On creating jewels for Fortnums, four-legged friends and cute couples.
Jessica de Lotz is a storyteller and jewellery is her medium. Tacked to the walls of her ephemera-strewn studio are trinkets, photographs and old wedding invitations, each representing another tale, another time.
Ask Jessica about them, and she will gleefully recount the stories behind each of her pieces, and the serendipitous moments brought about by her work, each creation adding another page to her book of tales.
Her jewellery in its very nature is designed around events, people and occasions. Her very first collection was inspired was Daisy Hooper, a woman whose handbag Jessica purchased and, digging inside, discovered a hoard of Daisy’s old letters, receipts and photographs. Months later her degree collection was born and today, Parker’s image appears on Jessica’s business cards.
Having run her own brand for five years now, the past 12 months have been some of Jessica’s busiest. She has become a British designer in demand, launching an exclusive collection for Fortnum & Mason (something Jessica says acted as a springboard for subsequent stockists and global awareness of her brand), and a range of bespoke pieces for The National Portrait Gallery shop, to coincide with their exhibition The Great War. She also joined forces with Houndworthy, a company that makes specialist dog products, from kennels to leads, however Jessica’s jewellery designs – a chance to wear your pooch embossed as a pendant – was strictly for the two-legged owners.
Ever-savvy to catch an opportunity, Jessica has used the past year to create even closer relationships with her customers. “I have seen the recession hit the jewellery industry and the spending power of consumers change,” she says. “Faced with this, I decided to nurture existing customers by developing my bespoke crest and monogram service called Jeweller for Life, and through this have embarked on various new collaborations.” She notes demand for her pieces in solid gold is also increasing, after many years of silver and gold vermeil designs leading her sales.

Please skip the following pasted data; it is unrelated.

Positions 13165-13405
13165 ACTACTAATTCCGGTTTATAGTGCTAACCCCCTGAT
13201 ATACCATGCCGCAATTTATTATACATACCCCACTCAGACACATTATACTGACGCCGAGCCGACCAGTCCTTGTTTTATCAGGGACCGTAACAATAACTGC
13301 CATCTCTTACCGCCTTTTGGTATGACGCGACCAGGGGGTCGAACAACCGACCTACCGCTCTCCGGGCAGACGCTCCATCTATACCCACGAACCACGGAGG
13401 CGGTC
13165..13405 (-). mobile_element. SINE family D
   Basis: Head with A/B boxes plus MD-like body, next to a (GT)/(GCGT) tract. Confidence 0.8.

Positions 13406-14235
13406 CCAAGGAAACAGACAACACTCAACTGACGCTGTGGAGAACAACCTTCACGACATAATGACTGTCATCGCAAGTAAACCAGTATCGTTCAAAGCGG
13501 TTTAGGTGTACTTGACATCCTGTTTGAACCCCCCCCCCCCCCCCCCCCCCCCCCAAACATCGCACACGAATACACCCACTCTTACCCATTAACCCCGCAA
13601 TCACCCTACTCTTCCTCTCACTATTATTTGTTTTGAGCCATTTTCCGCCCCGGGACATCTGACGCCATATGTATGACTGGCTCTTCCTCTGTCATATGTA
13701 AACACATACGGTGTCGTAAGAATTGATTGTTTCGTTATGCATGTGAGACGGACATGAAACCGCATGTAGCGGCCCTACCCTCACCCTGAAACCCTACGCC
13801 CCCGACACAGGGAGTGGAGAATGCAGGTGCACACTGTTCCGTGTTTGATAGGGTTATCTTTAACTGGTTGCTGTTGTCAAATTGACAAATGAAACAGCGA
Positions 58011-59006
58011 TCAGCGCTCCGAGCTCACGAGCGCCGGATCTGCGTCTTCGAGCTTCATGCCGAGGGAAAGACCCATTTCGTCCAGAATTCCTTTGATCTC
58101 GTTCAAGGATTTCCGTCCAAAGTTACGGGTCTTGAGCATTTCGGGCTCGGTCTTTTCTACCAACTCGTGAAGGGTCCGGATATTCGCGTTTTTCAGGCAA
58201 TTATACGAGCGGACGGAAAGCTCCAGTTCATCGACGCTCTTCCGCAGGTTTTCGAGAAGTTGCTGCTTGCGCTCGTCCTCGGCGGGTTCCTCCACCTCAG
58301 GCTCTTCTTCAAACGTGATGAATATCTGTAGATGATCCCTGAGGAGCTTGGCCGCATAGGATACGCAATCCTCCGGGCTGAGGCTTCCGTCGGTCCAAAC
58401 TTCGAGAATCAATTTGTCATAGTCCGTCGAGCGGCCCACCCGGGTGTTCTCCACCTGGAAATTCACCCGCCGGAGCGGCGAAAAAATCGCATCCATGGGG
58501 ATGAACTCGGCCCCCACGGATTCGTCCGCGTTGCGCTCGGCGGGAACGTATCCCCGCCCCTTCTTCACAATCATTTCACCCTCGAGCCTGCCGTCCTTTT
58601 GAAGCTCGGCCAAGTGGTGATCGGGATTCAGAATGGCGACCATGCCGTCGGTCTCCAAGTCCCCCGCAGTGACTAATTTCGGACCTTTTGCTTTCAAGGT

Looking ahead, Jessica hopes to expand her work with museums, describing them as the ideal windows in which to showcase her work. “I am always keen to open new gateways via collaboration. I’ll shortly be launching a very special collection based on a collaboration with Louise Androlia, a tarot card reader, life coach and holistic extraordinaire,” she reveals. “I want this collection to provide positive guidance and remind its wearer to embrace the present, as this is very much what Louise teaches. While it may seem contradictory to my usual nature and style of work, I think it’ll always also manage to evoke memories too.”
And memories are certainly what she makes. Telling the tale of her favourite anecdote from the past year, Jessica says: “Both the boyfriend and girlfriend of a couple, having secretly bought last-minute presents from me for one another, arrived at my studio to collect the pieces at exactly the same time. I like to think that this fortuitous story is stored within each of their pieces of jewellery now.”
To read a digital version of the book in full online, click here.